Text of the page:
Neill, a resident of the Yosemite National Park area since
1977, is a landscape photographer concerned with conveying
the deep, spiritual beauty he sees and feels in Nature.
Neill's award-winning photography has been widely published
in books, magazines, calendars, posters, and his limited-edition
prints have been collected and exhibited in museums and
galleries nationally, including the Museum of Fine Art Boston,
Santa Barbara Museum of Art, The Vernon Collection, and
The Polaroid Collection. Neill received a BA degree in Environmental
Conservation at the University of Colorado. In 1995, Neill
received the Sierra Club's Ansel Adams Award for conservation
William has taught photography since 1980 for such prestigious
organizations as The Ansel Adams Gallery, the Friends of
Photography, Palm Beach Photographic Workshops, The Maine
Workshops and Anderson Ranch Workshops. He specializes in
landscape and nature photography and is concerned with conveying
the beauty seen in Nature. Currently, he teaches online
courses for BetterPhoto.com.
Neill's assignment and published credits include National
Geographic, Smithsonian, Natural History, National Wildlife,
Conde Nast Traveler, Gentlemen's Quarterly, Travel and Leisure,
Wilderness, Sunset, Sierra and Outside magazines. Also,
he writes a monthly column, On Landscape, for Outdoor Photographer
magazine. Feature articles about his work have appeared
in Life, Camera and Darkroom, Outdoor Photographer and Communication
Arts, from whom he has also received five Awards of Excellence.
His corporate clients have included Sony Japan, Bayer Corporation,
Canon USA, Nike, Nikon, The Nature Company, and Sony Music/Classical.
The Nature Company chose Neill's work to illustrate two
special edition books: Rachel Carson's The Sense of Wonder
and John Fowles's The Tree. Chronicle Books published his
photographs of natural patterns in By Nature's Design (1993),
and featured his images in The Color of Nature (1996). The
Yosemite Association published a major portfolio of Neill's
Yosemite photographs entitled Yosemite: The Promise of Wildness
(1994), which led the National Park Service to award Neill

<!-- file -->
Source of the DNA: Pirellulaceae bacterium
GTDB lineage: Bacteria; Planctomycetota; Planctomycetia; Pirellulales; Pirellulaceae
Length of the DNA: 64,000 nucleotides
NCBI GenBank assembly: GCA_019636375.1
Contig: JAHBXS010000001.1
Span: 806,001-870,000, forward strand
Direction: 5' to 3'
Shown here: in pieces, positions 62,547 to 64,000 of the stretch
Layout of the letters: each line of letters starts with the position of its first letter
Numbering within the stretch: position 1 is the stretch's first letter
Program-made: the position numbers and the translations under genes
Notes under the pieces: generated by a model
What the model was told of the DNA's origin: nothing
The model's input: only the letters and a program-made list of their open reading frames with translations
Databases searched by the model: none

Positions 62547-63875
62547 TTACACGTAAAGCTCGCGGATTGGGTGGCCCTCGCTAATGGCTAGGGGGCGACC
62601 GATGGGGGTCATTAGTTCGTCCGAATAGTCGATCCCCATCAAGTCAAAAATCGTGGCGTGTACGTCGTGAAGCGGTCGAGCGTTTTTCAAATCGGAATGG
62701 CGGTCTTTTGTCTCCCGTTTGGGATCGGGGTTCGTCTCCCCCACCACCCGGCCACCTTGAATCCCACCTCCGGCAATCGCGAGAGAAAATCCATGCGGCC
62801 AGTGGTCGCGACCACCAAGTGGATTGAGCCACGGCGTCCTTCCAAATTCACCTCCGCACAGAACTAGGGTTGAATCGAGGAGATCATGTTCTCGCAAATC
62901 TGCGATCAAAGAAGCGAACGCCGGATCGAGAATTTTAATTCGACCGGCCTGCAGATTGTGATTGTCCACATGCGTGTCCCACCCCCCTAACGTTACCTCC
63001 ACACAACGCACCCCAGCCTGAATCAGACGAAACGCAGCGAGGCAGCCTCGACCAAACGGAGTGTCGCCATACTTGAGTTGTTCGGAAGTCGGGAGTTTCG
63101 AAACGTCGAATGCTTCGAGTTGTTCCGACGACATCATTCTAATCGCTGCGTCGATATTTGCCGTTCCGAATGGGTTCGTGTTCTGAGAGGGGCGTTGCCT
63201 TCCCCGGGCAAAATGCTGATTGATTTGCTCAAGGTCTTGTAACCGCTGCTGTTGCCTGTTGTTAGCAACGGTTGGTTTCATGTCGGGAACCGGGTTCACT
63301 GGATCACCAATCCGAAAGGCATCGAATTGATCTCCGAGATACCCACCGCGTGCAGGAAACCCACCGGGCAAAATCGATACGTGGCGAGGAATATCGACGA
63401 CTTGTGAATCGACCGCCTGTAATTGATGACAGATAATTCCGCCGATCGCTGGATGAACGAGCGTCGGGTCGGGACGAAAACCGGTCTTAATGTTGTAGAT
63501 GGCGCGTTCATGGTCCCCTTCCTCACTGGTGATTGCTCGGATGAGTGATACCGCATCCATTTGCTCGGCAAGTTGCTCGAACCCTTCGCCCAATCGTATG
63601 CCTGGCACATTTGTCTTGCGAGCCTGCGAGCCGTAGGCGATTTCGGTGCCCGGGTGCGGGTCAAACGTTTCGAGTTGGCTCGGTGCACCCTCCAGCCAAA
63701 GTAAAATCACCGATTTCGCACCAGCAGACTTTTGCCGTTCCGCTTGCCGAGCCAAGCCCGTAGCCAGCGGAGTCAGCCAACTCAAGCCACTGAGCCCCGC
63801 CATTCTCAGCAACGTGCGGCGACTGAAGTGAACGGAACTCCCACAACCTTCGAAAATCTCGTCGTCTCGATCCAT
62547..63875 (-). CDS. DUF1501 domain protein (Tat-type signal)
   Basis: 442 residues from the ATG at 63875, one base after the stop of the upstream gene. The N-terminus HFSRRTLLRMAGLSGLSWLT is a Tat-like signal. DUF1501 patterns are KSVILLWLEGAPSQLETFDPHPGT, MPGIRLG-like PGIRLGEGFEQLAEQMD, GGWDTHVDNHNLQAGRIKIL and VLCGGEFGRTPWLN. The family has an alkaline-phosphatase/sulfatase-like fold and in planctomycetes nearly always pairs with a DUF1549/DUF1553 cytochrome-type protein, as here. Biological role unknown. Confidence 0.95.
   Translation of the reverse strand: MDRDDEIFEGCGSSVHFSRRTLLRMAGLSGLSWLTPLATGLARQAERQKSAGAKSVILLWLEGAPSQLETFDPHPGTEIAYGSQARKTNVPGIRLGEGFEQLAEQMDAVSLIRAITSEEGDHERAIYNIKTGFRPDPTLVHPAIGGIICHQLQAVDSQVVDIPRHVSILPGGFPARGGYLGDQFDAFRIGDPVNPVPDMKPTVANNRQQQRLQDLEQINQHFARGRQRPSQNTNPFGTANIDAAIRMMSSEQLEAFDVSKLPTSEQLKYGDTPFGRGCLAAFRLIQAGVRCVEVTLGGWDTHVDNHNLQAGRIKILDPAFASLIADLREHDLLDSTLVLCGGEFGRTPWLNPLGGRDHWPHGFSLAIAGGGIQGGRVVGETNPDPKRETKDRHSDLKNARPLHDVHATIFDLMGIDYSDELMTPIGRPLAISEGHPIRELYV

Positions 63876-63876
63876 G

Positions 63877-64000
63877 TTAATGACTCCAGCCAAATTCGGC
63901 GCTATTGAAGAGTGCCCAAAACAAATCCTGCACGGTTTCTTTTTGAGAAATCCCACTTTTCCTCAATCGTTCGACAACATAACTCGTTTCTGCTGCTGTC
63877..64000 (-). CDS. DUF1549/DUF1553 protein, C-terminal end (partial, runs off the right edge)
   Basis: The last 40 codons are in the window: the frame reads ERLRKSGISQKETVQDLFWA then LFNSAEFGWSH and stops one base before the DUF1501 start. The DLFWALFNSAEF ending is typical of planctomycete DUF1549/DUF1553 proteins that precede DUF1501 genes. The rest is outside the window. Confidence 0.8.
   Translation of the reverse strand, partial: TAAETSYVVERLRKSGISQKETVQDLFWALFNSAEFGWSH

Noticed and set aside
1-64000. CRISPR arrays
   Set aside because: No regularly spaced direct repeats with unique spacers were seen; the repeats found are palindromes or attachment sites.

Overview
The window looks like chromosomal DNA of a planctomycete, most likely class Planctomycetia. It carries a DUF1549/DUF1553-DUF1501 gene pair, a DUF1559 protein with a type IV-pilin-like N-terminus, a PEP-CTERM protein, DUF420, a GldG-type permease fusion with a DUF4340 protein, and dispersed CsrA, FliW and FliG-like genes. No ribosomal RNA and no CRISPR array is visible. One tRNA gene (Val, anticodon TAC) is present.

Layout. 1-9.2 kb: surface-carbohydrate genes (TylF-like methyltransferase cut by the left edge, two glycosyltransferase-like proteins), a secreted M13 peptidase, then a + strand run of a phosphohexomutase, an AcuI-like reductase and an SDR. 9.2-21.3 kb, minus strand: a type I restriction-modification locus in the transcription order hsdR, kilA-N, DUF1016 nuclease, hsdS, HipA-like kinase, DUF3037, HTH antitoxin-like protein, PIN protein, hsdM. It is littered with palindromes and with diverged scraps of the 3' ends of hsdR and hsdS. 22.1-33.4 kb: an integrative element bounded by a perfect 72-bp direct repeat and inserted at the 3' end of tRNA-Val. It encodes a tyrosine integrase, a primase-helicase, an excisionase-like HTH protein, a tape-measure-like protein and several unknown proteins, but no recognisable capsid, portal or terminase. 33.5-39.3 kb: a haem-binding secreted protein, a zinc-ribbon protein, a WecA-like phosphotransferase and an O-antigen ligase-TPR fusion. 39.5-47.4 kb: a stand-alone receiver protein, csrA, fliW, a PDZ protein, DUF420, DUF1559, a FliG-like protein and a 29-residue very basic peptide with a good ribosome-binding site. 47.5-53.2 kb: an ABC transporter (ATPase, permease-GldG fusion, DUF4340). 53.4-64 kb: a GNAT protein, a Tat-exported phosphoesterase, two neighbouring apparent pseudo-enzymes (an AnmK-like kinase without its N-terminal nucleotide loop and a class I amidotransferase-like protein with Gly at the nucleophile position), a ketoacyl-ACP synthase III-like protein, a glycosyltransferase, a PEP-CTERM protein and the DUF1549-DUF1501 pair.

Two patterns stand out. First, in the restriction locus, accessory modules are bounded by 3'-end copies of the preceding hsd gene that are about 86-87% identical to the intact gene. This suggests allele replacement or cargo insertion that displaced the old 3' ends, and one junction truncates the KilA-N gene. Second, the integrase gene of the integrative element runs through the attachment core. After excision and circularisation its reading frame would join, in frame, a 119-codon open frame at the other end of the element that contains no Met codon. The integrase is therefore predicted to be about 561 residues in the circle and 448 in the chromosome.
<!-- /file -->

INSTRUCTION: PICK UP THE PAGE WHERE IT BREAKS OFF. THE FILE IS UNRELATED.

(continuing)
The Director's Award. His latest book, Landscapes of the
Spirit (Bulfinch Press/Little, Brown & Co, Fall 1997),
offers a retrospective collection of his finest landscape
photographs, based on the theme of nature's spiritual and
~ Photographer's Statement ~
The reason I photograph is to experience the beauty of Nature,
of wild places. I explore the essential elements of rock
and tree, of cloud and rushing water to discover the magic
and mystery of the landscape. My search for beauty is romantic
and idealistic. It is the spirit of the land I seek-be it
in a small piece of urban wildness or in vast wilderness.
Rachel Carson, in her book The Sense of Wonder, writes,
"Those who contemplate the beauty of the earth find
reserves of strength that will endure as long as life lasts."
Photography is a quiet, intensely meditative activity for
me. Minor White, the Zen-influenced photographer, stated,
"Be still with yourself, until the object of your attention
affirms your presence." When the light and the subject
inspire me, I am compelled to compose an image. The images
that I enjoy making the most are those that rely on emotional
response and perception rather than the spectacle of the
scene. I enjoy isolating the details of a scene, often to
the point of abstraction. By creating photographs where
the content or orientation is not obvious, an intimate and
enigmatic feeling can come through. I would rather make
an image that asks a question than answers one, one that
intrigues and arouses curiosity in the viewer.
Photographing wild landscapes, depicting an image of pristine
beauty, absent of the intrusions of man, is a dangerous
proposition bordering on creating a false mythology. Yet
wild places do still exist. What little is left will be
lost if we don't develop a new and enlightened stewardship
of our earth where Nature and Man are not considered separately.
Barry Lopez writes, "Wild landscapes are necessary
to our being. We require them as we require air and water.
But we need, at the same time, to create a landscape in
which wilderness makes deep and eminent sense as part of
the whole, a landscape in which wilderness is not an orphan."
Perhaps the only way the world will change is for people
to go through some kind of a profound aesthetic experience
that makes us aware that we are personally accountable for
our actions and how we affect the environment.
I can only hope that my photographs convey an enduring sense
of wonder, a deep appreciation of the magic, beauty, and
mystery of the natural world.